We further analysed the relationship between PD-L1 expression and the CRS and found that these two variables were positively correlated in TCGA cohort (Figures 8(a) and 8(b)). We also analysed the relationship between the CRS or CSR gene expression and the response to PD-L1-targeted treatment in the IMvigor210 cohort, whereupon patients showing a high level of ANLN or EML1 expression were found to be more likely to benefit from anti-PD-L1 immune checkpoint treatment (Figures 8(c) and 8(d), Supplementary Figure 1A). Furthermore, ANLN expression was positively associated with CD8 and PD-L1 expression (Figures 8(e) and 8(f)), whereas EML1 expression was not (Supplementary Figure 1B). In the prognostic analysis, patients with a high ANLN expression level were found to have a worse prognosis in both TCGA () and GSE13507 () cohorts (Figure 8(g)). Moreover, ANLN expression was strongly positively correlated with the CRS in both TCGA (, ) and GSE13507 (, ) cohorts (Figure 8(h)). Among the seven CSR genes involved in the model, ANLN demonstrated good value in predicting the risk score (, ; Supplementary Figure 2A). According to the DepMap database of 29 BLCA cell lines, ANLN had the lowest gene effect value of the seven CSR genes, suggesting that BLCA cells were highly dependent on this gene (Supplementary Figure 2B). Furthermore, patients with a high TNM stage (TNM III–IV) or a high tumour grade showed high levels of ANLN expression (Figures 8(i) and 8(j)), indicating that this gene can be used as an indicator of the malignant phenotype. For the tissue samples from our hospital cohort, IHC analysis was conducted to evaluate the relationship between ANLN protein levels and CD8+ cell infiltration or PD-L1 expression. The results indicated that patients expressing a high level of ANLN protein may have greater CD8+ cell infiltration and a high PD-L1 expression level (Figures 8(k)8(m)). These findings suggest that ANLN can be an indicator of the malignant phenotype, disease prognosis, immune infiltration, and PD-L1 expression, which provides a rationale for its use in predicting the responses of patients with BLCA to anti-PD-L1 drugs.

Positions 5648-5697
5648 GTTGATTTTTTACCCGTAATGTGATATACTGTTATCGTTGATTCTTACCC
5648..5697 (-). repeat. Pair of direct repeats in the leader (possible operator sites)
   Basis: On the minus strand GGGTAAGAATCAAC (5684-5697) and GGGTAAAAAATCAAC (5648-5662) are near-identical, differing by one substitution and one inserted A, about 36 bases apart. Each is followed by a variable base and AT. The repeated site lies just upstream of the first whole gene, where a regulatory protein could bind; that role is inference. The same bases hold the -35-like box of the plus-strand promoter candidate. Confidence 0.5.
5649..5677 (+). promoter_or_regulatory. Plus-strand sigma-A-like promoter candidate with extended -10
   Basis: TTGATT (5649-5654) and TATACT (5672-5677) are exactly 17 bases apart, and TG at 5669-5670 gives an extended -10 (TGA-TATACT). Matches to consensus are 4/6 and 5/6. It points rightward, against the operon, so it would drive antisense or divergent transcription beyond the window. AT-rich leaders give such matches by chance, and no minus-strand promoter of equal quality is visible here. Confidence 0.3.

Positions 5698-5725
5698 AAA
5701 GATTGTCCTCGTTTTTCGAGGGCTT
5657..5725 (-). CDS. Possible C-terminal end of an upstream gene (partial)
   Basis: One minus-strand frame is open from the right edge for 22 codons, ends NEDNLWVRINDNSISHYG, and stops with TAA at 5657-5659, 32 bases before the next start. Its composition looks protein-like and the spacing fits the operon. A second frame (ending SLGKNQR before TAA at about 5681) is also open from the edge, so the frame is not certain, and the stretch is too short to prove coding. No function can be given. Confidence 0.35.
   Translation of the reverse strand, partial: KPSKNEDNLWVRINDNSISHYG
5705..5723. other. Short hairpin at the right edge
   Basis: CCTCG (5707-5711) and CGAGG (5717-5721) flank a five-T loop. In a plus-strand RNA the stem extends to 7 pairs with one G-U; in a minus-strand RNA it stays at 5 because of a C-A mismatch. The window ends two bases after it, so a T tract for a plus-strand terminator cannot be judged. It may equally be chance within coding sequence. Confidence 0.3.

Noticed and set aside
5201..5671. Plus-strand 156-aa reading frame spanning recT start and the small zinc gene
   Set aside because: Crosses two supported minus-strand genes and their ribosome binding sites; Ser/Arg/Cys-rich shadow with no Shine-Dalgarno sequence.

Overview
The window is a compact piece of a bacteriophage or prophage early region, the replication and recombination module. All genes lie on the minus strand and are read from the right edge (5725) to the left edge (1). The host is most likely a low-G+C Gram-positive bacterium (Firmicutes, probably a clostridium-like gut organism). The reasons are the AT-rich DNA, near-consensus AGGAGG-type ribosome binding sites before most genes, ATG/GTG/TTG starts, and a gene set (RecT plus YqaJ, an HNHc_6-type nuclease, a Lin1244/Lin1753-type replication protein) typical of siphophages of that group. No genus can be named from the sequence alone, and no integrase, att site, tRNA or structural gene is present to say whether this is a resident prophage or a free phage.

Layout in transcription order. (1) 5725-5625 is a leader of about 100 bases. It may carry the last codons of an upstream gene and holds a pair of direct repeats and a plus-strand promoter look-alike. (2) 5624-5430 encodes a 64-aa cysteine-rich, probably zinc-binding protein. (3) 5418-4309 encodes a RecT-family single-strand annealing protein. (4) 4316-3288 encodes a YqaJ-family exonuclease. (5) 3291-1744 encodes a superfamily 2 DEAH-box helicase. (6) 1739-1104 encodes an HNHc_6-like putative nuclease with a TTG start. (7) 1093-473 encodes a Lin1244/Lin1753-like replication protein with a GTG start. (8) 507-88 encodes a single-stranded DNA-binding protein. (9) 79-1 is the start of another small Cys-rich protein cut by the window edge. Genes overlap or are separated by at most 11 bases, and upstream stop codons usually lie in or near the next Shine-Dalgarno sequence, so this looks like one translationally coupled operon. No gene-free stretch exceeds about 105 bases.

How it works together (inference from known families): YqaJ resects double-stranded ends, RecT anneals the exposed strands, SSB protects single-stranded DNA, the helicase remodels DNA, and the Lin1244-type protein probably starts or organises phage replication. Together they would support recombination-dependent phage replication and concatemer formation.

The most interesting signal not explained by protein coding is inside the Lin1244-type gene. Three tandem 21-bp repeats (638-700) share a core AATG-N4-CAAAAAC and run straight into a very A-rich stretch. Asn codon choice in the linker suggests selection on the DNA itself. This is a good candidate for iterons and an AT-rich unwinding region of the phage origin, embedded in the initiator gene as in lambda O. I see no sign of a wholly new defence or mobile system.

4. Discussion

With the advances made in next-generation sequencing, more molecular mechanisms in cancer have been discovered [19]. In this study, we analysed the variations in oncogenic signature gene sets between the normal and BLCA tissues listed on TCGA. We found that the role of CSR-related signatures ranked first in BLCA. Through further analysis, we screened out the important genes affecting the prognosis of BLCA and use them to build the risk score stratification model. Using the LASSO algorithm, we obtained the CRSs, which can predict the prognosis of BLCA and the risk stratification for afflicted patients. The correlation analyses indicated that the CRS stratification could predict the responses to chemotherapy and immunotherapy. Furthermore, we found that ANLN was associated with the immune cell activity in the BLCA tumour microenvironment. Moreover, ANLN was related to the infiltration of CD8+ cell and PD-L1 expression in BLCA and could thus act as an indicator to predict the reactivity of the cancer to PD-L1 inhibitors.